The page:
A new highway, the Kerioth-Bypass (“Kvish Okef Kerioth”), is planned to bypass the Kerioth of Haifa, the northern residential neighborhoods in the bay of Haifa. The modern road is now in initial infrastructure works. It follows the path of the ancient highway, the coastal branch of the Via Maris road (“Derech Hayam” = “Way of the sea”).
The ancient road was a north-south highway that once connected Asia-Minor/Assyria/Babylon (in the north) to Egypt (in the south), the major road of the fertile crescent. This ancient trade road had a split at Tell Zibda and the neighboring Khirbet Gedora, where one road turned south-west towards Haifa and the other road turned south-east to Yokneam and Megiddo.
Emergency excavations are conducted in order to salvage the ancient ruins along its path. Tell Zibda is a small site located 500M North-east to Moshav Kefar-Bialik and 600M east of Kiryat-Bialik. Current excavations are conducted this fall on its eastern section. The site dates to the Iron/Israelite period, Persian and Hellenistic periods. It is hardly visible since several meters of soil covered most of the site, leaving only few traces on its western side.
The following photo shows some of the covered pits, east to the dirt road which is used by the local farmers. The jeeps seen in the photo are part of a tour that passed at the site.
Most of the Tell is covered by the fertile land around it, and the excavators had to dig several meters under the soil between the olive trees. The following photo shows Webmaster Rotem, a resident of Kefar-Bialik, holding the yardstick in one of the pits.
The initial dig plan is to cut 20 square pits, collecting the findings and assembling the pottery. After the assembly of the pottery and classification, a report will be prepared. Then it will be decided if to continue with more excavations, or to abandon the site.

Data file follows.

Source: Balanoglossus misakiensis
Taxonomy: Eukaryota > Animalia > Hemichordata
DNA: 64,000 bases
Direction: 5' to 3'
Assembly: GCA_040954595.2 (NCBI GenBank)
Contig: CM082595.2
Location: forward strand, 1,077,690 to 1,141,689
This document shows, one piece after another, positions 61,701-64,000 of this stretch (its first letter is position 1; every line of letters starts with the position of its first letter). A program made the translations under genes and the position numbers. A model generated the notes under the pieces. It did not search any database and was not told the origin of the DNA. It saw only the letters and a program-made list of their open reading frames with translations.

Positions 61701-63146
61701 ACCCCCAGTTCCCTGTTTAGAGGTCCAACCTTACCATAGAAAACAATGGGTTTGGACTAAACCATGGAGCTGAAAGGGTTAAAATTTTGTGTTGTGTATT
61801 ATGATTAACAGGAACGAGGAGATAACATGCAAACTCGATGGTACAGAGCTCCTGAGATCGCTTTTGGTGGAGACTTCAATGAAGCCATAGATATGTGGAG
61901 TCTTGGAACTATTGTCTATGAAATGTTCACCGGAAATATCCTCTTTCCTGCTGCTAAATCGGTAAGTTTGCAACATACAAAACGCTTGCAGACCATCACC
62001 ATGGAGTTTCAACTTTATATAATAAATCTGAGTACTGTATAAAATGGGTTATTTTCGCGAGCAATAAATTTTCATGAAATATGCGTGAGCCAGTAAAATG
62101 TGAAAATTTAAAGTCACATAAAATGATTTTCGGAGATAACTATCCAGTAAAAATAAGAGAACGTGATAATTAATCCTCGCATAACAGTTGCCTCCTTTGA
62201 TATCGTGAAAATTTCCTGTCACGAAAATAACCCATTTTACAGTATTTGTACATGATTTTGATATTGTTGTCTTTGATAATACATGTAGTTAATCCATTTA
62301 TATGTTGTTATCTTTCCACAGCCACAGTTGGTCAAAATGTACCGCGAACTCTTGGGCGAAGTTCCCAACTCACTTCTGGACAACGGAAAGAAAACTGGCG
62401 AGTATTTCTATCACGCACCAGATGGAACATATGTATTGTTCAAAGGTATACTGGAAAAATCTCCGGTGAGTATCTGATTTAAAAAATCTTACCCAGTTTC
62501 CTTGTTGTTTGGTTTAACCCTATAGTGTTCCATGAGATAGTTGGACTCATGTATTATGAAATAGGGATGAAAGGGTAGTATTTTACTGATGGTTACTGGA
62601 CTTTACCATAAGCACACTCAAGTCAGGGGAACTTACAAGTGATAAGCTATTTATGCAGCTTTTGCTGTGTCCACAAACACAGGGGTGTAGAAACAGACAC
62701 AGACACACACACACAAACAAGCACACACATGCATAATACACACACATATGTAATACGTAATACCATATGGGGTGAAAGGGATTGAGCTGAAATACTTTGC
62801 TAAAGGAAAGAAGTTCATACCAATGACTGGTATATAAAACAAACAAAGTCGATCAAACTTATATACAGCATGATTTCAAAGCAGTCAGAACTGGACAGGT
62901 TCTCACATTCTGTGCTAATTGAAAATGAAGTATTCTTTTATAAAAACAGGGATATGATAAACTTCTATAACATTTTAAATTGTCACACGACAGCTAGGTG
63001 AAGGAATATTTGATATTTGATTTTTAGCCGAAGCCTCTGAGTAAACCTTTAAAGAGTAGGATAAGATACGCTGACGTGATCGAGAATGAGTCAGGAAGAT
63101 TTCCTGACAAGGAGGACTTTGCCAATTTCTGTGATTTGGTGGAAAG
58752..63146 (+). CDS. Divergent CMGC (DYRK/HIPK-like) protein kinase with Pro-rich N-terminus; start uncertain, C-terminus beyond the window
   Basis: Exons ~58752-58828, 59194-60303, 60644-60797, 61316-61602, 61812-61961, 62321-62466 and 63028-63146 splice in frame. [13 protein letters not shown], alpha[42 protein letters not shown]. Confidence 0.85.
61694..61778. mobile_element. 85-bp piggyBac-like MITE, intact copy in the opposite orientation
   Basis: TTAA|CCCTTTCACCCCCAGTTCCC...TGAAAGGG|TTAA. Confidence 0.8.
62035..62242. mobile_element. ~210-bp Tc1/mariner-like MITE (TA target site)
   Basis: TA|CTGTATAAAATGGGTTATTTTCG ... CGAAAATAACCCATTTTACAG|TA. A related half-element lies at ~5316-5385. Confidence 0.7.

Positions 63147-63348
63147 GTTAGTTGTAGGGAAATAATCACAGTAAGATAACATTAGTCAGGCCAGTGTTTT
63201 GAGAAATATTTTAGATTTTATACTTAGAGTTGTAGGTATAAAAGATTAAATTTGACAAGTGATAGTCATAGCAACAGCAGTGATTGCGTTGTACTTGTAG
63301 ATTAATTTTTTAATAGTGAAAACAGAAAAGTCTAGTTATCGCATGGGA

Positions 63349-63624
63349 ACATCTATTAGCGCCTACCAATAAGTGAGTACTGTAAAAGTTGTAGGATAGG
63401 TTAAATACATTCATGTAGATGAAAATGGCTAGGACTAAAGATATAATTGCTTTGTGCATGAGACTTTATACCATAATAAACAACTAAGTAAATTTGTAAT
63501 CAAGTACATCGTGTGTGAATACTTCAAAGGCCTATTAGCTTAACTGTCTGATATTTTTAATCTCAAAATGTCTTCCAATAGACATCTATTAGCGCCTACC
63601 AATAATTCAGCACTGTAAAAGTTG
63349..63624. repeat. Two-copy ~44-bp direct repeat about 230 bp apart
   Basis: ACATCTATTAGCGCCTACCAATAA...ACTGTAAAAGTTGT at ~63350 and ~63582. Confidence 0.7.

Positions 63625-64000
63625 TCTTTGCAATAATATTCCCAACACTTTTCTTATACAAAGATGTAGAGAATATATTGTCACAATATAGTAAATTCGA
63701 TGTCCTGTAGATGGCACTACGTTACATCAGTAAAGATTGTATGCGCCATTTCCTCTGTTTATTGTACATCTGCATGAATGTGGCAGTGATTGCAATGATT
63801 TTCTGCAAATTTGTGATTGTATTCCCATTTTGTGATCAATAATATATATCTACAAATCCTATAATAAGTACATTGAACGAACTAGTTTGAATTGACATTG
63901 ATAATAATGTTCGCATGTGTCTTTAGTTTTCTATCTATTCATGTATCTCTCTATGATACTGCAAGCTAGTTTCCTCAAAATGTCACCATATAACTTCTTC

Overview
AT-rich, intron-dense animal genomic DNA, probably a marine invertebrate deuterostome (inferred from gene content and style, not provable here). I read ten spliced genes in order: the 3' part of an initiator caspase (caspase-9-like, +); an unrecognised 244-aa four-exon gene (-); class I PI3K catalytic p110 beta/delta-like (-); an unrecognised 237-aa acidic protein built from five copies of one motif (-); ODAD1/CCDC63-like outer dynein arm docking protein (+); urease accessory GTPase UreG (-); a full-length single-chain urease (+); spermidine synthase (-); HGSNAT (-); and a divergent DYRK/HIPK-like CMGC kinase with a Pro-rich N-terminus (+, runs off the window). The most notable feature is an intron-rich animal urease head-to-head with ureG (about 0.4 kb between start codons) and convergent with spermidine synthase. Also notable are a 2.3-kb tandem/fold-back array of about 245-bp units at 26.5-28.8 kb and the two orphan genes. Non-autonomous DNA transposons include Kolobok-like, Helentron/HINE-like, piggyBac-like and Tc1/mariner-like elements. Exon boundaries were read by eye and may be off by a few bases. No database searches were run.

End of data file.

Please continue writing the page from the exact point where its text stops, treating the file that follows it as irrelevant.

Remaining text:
The west side of the Tell is slightly higher than the road, located between the olive trees, and seen in the photo below. This side is not excavated since it is not yet affected by the new highway. After all, there are higher priority excavations in the thousands of sites in the Holy Land.
At the end of the process the site will be covered, and in future it will be razed and covered by the modern highway construction.
Nov 19, 2007: The excavations found so far two levels (end of Iron age, and early Bronze age). On the eastern side a section of a road (Roman?) has been found.
Etymology (behind the name):
Zibda – from Arabic: butter, also means “fertile” and “quality”.
Okef – Hebrew – bypass.
Kerioth – Hebrew: towns, cities. Kerioth (Krayot, Krayioth) can be found in the old testament (Jeremiah 48: 21-24): ” And judgment is come upon the plain country… And upon Kerioth”. It is also found in the new testament (Matthew 10): 2-4: “Now the names of the twelve apostles are these… and Judas Iscariot, who also betrayed him”. Iscariot means Ish (man) of Kerioth (towns).
Derech Hayam – Hebrew – “the way of the sea”. In Latin; Via Maris. Biblical reference (Isaiah 9,1): “Nevertheless the dimness shall not be such as was in her vexation, when at the first he lightly afflicted the land of Zebulun and the land of Naphtali, and afterward did more grievously afflict her by the way of the sea, beyond Jordan, in Galilee of the nations”.
IAA permit (in Hebrew)
IAA permit (in English)
Tell Afek (the next site to the north)
Tell Zavat (the next site to the south, also with new excavations)
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